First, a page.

Less than two weeks ago, the Canadian government introduced a new Digital Privacy Act, the Bill S-4. This is the latest update at reforming Canadian privacy laws and is now the third revision to the reform that started back in 2006. The prior two bills never saw the day of light and were delayed by various factors.
The new proposed bill mostly concentrates on security breach disclosure rulings. According to Michael Geist’s report, the focus of the new bill is to update disclosure requirements of organizations when security breaches occur in which Canadian citizens are put at risk of identity theft. In other words, if big corporation X gets hacked, and your information is stolen, they will no longer have the right to hide the fact from the Canadian public for very long.
So if that is the main focus, and all of this is good, what is so alarming? The bill S-4 unfortunately also includes a new provision that will allow great expansion of warrantless collection and disclosure of personal information from databases.
Bill C-13 has already been in motion and causing stir with the government attempting to continue expanding their warrantless subscriber information access to police and law enforcement agencies with immunity from any criminal or civil liability for the involved parties. It is now public knowledge that tens of thousands of warrantless requests for subscriber data are made to Canadian companies and internet service providers.
So back to the new Digital Privacy Act Bill S-4. What is the new proposition? Well, as is stands, it is possible for any law department to request subscriber data from any company without warrant, and as we just discussed, it is being used constantly already. The new bill now suggests to open the access to everyone. Disclosure without court order would make it possible for any organization to gain access to these subscriber databases at ease, without prior knowledge or consent of the individual(s) from whom the information is being taken. The Bill states the following requirements;
“an organization may disclose personal information without the knowledge or consent of the individual… if the disclosure is made to another organization and is reasonable for the purposes of investigating a breach of an agreement or a contravention of the laws of Canada or a province that has been, is being or is about to be committed and it is reasonable to expect that disclosure with the knowledge or consent of the individual would compromise the investigation”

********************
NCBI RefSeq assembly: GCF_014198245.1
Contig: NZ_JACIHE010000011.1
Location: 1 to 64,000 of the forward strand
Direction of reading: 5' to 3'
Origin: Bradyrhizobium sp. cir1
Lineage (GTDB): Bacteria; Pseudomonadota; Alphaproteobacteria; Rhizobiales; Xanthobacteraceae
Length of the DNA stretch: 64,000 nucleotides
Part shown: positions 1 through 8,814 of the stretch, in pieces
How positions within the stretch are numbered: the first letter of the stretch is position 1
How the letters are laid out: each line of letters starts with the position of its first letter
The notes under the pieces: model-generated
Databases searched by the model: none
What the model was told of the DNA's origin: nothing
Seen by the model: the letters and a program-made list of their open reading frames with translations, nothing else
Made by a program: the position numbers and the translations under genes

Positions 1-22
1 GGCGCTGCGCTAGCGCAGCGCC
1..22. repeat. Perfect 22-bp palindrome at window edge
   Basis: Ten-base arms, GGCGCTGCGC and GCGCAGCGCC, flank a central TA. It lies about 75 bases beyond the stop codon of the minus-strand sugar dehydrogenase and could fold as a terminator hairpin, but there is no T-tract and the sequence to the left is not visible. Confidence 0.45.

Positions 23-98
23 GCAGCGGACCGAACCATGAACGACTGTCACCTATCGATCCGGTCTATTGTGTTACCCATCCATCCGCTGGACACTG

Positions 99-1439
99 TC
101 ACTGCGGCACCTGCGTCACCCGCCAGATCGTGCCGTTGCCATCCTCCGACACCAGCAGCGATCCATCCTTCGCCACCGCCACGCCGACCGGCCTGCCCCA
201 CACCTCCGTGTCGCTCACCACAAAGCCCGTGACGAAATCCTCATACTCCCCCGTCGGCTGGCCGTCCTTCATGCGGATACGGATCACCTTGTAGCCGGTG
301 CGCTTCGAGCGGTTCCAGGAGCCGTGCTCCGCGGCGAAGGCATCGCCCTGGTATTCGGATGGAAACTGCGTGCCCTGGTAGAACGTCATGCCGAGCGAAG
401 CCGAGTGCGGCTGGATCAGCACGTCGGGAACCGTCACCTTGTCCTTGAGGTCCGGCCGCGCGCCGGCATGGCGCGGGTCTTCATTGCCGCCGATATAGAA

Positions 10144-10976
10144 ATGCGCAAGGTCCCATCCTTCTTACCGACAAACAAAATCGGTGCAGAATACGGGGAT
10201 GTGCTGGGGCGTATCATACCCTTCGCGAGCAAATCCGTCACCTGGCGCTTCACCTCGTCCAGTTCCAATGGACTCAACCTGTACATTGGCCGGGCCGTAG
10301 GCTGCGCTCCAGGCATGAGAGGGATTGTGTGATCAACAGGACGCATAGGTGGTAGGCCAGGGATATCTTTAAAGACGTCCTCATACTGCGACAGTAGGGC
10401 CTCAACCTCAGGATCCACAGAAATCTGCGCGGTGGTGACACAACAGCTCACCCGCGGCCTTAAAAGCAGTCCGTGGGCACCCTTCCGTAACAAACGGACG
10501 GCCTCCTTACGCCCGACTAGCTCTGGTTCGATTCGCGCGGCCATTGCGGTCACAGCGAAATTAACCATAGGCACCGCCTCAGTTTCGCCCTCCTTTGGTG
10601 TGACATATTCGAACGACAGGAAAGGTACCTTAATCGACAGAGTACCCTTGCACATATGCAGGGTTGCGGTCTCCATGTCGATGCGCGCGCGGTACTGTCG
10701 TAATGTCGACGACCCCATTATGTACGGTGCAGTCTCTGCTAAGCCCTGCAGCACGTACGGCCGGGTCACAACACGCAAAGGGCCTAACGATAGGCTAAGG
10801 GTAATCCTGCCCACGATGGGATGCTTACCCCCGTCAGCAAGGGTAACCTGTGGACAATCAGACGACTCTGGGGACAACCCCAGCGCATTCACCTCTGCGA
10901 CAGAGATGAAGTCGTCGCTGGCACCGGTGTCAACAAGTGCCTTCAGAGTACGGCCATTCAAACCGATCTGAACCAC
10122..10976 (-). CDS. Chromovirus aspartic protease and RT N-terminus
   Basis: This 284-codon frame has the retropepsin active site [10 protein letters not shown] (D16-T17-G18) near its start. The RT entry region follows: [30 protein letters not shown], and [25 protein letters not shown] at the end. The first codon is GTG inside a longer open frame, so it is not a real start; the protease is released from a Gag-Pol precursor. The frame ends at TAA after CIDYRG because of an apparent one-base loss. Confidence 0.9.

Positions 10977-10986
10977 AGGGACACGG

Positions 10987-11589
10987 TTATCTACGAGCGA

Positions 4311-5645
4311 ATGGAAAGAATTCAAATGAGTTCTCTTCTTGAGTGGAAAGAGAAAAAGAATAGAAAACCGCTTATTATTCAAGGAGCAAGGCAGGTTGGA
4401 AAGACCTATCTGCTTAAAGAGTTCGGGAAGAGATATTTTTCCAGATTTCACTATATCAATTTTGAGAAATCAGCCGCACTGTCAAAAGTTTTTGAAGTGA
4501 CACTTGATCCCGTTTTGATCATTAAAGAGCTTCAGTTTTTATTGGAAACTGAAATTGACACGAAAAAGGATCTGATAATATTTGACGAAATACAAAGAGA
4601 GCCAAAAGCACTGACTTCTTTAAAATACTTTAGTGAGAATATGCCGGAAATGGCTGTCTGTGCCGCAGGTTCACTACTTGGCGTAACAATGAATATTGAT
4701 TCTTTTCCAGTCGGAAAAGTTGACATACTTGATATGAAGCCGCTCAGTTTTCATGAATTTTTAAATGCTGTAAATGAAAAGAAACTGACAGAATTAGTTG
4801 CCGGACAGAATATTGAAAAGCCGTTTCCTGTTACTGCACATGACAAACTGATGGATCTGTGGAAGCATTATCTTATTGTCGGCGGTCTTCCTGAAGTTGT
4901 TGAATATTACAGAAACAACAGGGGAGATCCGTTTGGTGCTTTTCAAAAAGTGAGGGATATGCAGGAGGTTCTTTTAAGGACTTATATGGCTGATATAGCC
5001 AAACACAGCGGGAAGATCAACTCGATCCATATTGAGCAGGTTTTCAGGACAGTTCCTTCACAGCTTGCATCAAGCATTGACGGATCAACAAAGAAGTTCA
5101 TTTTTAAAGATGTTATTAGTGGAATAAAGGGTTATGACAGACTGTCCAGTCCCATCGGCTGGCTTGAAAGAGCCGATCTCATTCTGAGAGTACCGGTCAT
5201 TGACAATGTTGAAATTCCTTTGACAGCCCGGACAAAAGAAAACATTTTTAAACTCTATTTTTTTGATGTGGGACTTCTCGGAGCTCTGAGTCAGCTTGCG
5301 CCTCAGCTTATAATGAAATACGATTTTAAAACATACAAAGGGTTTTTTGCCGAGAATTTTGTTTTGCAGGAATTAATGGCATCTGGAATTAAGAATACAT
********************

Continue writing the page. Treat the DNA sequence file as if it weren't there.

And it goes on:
The concerns are obvious, the secrecy of the information being shared does not allow for any party to contest the investigation and if it is legitimate in the first place. Companies seeking your personal information for copyright infringement would easily have it handed to them by your ISP without a court ever making it public or being involved.
It would be foolish to think these new regulations will only be affecting copyright. Organizations will find ways to abuse the system for personal gain and many more concerns arise from privacy to defamation. However, as the law stands, ISPs, local businesses and social sites can still request for a court order warrant before handing any information over to third party organizations.
The government said the new Digital Privacy Act will include more protection for Canadian consumers shopping online. What they fail to mention is that they are opening the doors to your personal information to everyone as opposed to just Canadian law enforcement.
If you live in Canada and need an added layer of security and privacy, check out our article on the VPNs best suited for Canada.